What lies beneath

Published: June 10, 2010
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Misconceptions abound on acne among one medical college's students

Misconceptions abound on acne among one medical college's students

A survey of Sindh Medical College student beliefs about acne reveals that misconceptions about face washing and the causes of acne are still alarmingly common despite scientific evidence to the contrary. The study, ‘Beliefs and perceptions of acne among a sample of students from Sindh Medical College, Karachi’ was published in the Journal of Pakistan Medical Association this year.

Of the 630 people who took part in the study, 55.9 per cent emerged as suffering from acne and 44 per cent did not have it.

The most significant emotional impact of acne on these medical students was embarrassment (26 per cent). The women were more affected than the men (78.4 per cent and 21.6 per cent), while (44.85 per cent) males and (43.9 per cent) females were non-sufferers.
Sixty-seven per cent of the affected students believed that acne could be relieved by frequent face washing and that they should seek treatment.

Nearly 80 per cent believed a dermatologist should be consulted. Also, 21 per cent of students believed that hereditary factors and 20 per cent thought environmental factors are the major cause of acne. Nearly 30 per cent thought that diet and soft drinks were a major exacerbating factor.

Acne is a skin condition in which too much oil is produced by the glands in the skin. The oil that normally lubricates the skin gets trapped in blocked oil ducts and results in what we know as pimples, blackheads, and whiteheads on the surface of skin. Sometimes it also includes deeper skin lesions that are called cysts.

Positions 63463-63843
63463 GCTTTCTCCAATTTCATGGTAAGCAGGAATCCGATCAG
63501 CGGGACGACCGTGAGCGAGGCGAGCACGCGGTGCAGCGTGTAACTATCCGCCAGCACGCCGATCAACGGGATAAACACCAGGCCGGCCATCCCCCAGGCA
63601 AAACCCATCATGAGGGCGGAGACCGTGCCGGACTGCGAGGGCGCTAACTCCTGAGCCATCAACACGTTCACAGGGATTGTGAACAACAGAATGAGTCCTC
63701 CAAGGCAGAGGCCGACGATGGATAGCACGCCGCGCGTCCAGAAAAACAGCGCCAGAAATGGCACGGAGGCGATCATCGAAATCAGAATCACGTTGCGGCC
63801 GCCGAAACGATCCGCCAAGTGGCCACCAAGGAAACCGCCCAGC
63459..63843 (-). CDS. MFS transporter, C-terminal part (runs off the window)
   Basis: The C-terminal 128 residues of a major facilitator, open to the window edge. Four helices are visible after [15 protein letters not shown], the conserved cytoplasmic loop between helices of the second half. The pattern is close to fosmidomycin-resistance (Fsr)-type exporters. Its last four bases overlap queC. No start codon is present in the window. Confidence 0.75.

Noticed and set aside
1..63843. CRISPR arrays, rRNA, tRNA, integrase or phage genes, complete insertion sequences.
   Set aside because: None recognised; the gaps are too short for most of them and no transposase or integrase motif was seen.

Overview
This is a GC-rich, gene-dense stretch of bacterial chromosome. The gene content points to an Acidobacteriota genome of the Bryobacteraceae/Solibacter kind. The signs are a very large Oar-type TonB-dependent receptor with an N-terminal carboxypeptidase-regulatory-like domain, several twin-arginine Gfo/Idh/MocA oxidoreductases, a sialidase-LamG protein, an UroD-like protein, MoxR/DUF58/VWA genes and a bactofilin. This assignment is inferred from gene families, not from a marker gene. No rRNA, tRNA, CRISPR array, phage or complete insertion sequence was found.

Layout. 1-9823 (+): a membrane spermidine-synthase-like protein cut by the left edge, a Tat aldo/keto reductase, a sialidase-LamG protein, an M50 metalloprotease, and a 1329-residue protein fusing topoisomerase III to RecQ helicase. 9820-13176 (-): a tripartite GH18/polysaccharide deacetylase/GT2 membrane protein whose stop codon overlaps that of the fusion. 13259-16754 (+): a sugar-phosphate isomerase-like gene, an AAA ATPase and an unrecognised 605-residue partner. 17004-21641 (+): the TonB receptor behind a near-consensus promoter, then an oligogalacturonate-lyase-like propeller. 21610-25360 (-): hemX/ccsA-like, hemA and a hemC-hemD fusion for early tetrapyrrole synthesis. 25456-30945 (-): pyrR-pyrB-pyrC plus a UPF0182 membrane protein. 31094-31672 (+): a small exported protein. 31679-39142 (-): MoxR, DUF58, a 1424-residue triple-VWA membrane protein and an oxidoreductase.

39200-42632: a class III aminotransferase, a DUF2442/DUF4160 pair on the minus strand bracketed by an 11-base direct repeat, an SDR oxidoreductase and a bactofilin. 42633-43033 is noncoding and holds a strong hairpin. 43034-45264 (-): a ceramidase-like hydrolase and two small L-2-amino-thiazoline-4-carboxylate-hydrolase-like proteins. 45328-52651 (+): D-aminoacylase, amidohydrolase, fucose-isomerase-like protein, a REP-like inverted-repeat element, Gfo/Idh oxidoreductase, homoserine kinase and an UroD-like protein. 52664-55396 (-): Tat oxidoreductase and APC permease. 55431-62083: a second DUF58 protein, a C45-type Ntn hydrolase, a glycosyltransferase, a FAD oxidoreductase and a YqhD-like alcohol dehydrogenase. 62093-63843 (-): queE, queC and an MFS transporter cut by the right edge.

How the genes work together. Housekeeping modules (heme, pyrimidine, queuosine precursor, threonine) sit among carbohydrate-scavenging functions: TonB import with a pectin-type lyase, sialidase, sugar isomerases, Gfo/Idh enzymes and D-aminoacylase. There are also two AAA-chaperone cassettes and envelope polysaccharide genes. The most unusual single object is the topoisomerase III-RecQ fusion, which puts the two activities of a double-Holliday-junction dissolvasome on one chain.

In Pakistan acne accounts for about one-fifth of all visits to dermatologists and is common in individuals aged 13 to 35 years. Despite the tendency for acne to be treated as a minor ailment, patients with this condition require attention. In the study, out of 352 acne sufferers 53.1 per cent believed hot or sunny weather affected it.
A majority believed that acne was common in oily skin (95.7 per cent) then in dry skin (2.5 per cent) and least of all in normal skin (0.8 per cent), while six students (1 per cent) did not have any idea. Regarding the non-prescription products used, skin cleanser was highly advocated followed by acne creams, but it was disheartening to know that some students still considered it alright to use no treatment at all.

The results of this study showed that unfortunately, a significant number of medical students felt that frequent face washing did relieve acne, which may be due to the misconception that washing face frequently will keep the skin clear and free of oil and dirt. However, experts have proven that washing the face more often does not significantly improve acne.

In fact, dermatologists often warn that over washing and excessive scrubbing can irritate and exacerbate the condition by aggravating the sebaceous glands. Some investigators have found that acne gets worse in winter and improves during the summer. However, the findings of this study were completely opposite as almost half of the students believed hot and sunny weather was the main culprit. Although most students believed stress was a major factor, there is no strong evidence linking the two.

The study said that it was a cause for concern that even though no proven link exists between acne and what you eat, almost all the students believed that diet was a factor. Most students said spicy food or chocolate caused it and others picked junk food and soft drinks. This shows that misconceptions and misinformation is still highly prevalent among the student population despite the high availability of information.

Published in the Express Tribune, June 10th, 2010.

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Reader Comments (1)

  • DZ
    Jun 11, 2010 - 12:14PM

    Okay so you highlighted a number of misconceptions that students believe in. How about clarifying more than one, and giving more solutions?Recommend

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